Web video, especially comedy, works best when it’s fast, cheap, and out of control: You get some friends together, bash out a few sketches on digital video, and pray for the gods of YouTube to anoint you with viral fame. Or does it? The filmmakers behind the new western comedy serial “Trails of Tarnation” prefer things slow, expensive, and painstakingly designed — from their handpainted sets (courtesy of Eisner Award winning cartoonist Nicholas Gurewitch) to the 16mm celluloid every episode is filmed on. Are they $*#%ing crazy? Maybe — but you can’t fault their impeccable craftsmanship. Here’s the first episode:
“Tarnation” frames its affectionate send-up of olde-tyme westerns (and unnervingly surreal humor) in a visual language of gorgeously grainy images, unpredictable practical effects (no poor-man’s CGI here), and handcrafted set design. “There’s something wonderful to be said about doing things the hard way,” says Gurewitch, who went to film school before launching his cult-favorite comic strip, The Perry Bible Fellowship, and co-created “Trails of Tarnation” with collaborators Derek Walborn and Jeff Stanin. “Because we’re shooting a project that takes place in the past, we wanted to use the technology that made it look that way.”
They’re not kidding: Every episode is shot on Kodak film stock with 16mm Bolex and Arriflex cameras on a tiny set in an office building in Rochester, NY. Not only can the filmmakers not see what they’re doing until after they’ve processed the footage — “we’ve had entire rolls come back not properly exposed,” admits Gurewitch — they can’t even record sound on their ancient cameras. “We dub in all the dialogue later, just like the spaghetti westerns did back in the day,” he says, with perverse pride.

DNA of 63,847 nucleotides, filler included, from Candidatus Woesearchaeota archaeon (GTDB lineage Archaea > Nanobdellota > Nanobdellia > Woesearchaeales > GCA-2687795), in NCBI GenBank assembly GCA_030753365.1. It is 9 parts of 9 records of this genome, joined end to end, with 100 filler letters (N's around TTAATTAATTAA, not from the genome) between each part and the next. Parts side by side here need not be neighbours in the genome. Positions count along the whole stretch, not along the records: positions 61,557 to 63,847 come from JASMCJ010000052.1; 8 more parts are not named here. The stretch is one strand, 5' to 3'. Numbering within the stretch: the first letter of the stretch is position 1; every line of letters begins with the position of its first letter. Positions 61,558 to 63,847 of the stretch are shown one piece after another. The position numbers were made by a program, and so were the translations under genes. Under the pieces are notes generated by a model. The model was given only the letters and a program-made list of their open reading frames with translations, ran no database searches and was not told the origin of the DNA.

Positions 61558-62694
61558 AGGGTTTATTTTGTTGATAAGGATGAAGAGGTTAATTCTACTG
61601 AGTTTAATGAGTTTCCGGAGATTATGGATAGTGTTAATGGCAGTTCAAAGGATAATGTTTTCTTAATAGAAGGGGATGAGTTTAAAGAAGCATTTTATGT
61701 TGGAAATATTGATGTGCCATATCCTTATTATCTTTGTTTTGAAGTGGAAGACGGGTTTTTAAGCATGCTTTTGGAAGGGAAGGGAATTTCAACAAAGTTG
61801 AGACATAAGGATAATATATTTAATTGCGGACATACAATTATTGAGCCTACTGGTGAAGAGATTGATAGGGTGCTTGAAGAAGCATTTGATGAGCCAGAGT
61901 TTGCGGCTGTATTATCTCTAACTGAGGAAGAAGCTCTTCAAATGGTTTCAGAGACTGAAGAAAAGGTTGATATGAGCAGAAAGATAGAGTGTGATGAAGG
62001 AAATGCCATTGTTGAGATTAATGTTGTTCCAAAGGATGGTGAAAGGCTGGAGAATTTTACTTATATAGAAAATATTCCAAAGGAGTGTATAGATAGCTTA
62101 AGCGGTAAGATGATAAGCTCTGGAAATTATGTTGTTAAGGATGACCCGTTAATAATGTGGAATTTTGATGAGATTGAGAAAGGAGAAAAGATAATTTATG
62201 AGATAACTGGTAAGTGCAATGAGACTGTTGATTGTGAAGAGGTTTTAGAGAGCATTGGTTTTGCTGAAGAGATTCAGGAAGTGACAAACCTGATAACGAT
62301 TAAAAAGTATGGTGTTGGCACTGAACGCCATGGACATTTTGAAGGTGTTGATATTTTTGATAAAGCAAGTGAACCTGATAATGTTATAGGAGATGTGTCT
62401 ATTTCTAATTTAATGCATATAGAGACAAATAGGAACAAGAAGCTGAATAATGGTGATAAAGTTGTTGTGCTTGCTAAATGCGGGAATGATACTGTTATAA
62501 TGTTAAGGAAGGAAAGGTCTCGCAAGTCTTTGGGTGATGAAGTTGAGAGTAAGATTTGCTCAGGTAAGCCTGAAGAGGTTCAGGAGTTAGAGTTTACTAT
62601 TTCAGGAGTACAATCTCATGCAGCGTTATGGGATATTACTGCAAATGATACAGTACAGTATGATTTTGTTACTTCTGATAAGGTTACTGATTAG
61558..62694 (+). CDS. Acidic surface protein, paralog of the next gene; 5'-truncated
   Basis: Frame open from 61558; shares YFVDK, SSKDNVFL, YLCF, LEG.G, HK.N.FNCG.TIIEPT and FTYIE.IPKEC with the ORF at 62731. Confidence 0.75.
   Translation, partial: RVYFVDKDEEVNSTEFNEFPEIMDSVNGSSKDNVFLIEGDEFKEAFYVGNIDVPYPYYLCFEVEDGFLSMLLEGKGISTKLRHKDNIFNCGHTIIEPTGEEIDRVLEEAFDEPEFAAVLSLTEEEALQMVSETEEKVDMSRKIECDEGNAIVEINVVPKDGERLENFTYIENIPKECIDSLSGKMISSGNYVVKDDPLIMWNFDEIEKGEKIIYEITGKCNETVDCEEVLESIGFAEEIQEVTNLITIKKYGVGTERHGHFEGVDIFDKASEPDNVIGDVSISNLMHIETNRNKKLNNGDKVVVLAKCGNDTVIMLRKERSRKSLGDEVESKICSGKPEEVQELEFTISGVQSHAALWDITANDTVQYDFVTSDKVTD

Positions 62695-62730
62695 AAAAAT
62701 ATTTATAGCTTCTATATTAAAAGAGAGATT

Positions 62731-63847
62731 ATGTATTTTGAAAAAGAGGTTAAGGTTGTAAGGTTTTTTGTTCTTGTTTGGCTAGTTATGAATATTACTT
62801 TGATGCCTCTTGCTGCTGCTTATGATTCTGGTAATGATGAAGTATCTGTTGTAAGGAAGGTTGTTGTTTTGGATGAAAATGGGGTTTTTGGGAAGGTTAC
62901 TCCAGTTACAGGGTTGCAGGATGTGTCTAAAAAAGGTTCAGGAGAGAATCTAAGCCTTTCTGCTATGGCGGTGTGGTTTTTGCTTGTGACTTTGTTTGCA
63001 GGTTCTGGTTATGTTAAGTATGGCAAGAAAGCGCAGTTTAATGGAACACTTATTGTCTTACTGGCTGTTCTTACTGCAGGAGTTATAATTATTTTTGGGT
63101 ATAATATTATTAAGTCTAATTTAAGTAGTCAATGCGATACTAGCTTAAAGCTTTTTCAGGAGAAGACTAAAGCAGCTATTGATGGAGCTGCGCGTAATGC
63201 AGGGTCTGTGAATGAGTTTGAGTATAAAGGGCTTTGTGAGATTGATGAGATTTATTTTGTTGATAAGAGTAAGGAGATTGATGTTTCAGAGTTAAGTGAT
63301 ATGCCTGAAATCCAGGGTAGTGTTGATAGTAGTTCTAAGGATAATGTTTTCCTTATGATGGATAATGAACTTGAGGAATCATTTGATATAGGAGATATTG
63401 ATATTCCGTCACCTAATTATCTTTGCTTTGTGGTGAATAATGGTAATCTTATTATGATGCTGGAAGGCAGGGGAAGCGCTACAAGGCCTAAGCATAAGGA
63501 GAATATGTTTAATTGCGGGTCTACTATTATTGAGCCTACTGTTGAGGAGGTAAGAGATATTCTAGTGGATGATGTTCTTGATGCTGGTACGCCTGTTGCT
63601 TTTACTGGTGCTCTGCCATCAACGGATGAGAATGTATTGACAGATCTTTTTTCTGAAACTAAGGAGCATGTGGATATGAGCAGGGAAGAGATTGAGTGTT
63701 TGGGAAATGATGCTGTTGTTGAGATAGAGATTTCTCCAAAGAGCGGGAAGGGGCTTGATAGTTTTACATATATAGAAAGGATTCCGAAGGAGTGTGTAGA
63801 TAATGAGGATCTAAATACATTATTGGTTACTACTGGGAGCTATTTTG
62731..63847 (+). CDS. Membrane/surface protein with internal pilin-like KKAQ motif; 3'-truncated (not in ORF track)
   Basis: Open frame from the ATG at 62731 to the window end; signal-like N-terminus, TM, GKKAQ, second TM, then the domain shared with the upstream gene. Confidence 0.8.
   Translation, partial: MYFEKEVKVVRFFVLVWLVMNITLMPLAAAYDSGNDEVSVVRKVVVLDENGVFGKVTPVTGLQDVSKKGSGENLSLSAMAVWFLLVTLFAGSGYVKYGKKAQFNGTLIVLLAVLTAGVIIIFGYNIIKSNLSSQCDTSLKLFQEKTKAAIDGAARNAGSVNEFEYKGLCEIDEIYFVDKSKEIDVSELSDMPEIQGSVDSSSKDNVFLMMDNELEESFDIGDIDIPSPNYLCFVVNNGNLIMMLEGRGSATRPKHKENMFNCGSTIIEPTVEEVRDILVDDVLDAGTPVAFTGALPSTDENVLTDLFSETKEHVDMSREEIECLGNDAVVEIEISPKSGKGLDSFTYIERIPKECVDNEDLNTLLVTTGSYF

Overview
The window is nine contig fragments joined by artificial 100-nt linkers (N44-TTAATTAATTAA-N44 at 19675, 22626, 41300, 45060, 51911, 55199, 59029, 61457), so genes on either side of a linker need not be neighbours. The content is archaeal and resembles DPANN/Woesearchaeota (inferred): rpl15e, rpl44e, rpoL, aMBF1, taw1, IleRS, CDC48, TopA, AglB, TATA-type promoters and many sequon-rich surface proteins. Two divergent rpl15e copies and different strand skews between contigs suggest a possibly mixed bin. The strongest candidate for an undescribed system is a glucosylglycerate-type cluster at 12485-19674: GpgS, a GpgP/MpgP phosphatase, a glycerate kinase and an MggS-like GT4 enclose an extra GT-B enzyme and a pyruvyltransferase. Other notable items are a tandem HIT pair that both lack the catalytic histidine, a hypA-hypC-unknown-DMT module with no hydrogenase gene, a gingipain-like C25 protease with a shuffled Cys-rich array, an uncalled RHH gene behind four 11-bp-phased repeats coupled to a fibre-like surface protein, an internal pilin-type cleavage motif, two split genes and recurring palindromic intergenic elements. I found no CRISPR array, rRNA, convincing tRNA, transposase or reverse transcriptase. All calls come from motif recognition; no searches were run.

But Gurewitch and his team aren’t hipster masochists, forcing themselves to use antiquated gear out of a twee sense of nostalgia — it’s all part of creating an immersively unique visual design that only analog tools can provide. “Just look at the images — they look sandy and gritty, like they came out of a saloon,” says Stanin. “Even the mistakes are really fun. In one episode, the film goes off its registration at a climactic point and creates this amazing visual effect that’s on par with a million dollars worth of digital postproduction. That ‘mistake’ is so beautiful, we want to create more opportunities to show stuff like that.”
And unlike many ambitious web-video creators, the “Tarnation” crew doesn’t have plans to “monetize” through sponsorship, or use the series as an industry calling card. “We figure we should just let it be born before we decide what it should be when it grows up,” says Gurewitch. If they keep doing things the hard way and pulling it off with such aesthetic aplomb, they should have no trouble in that department.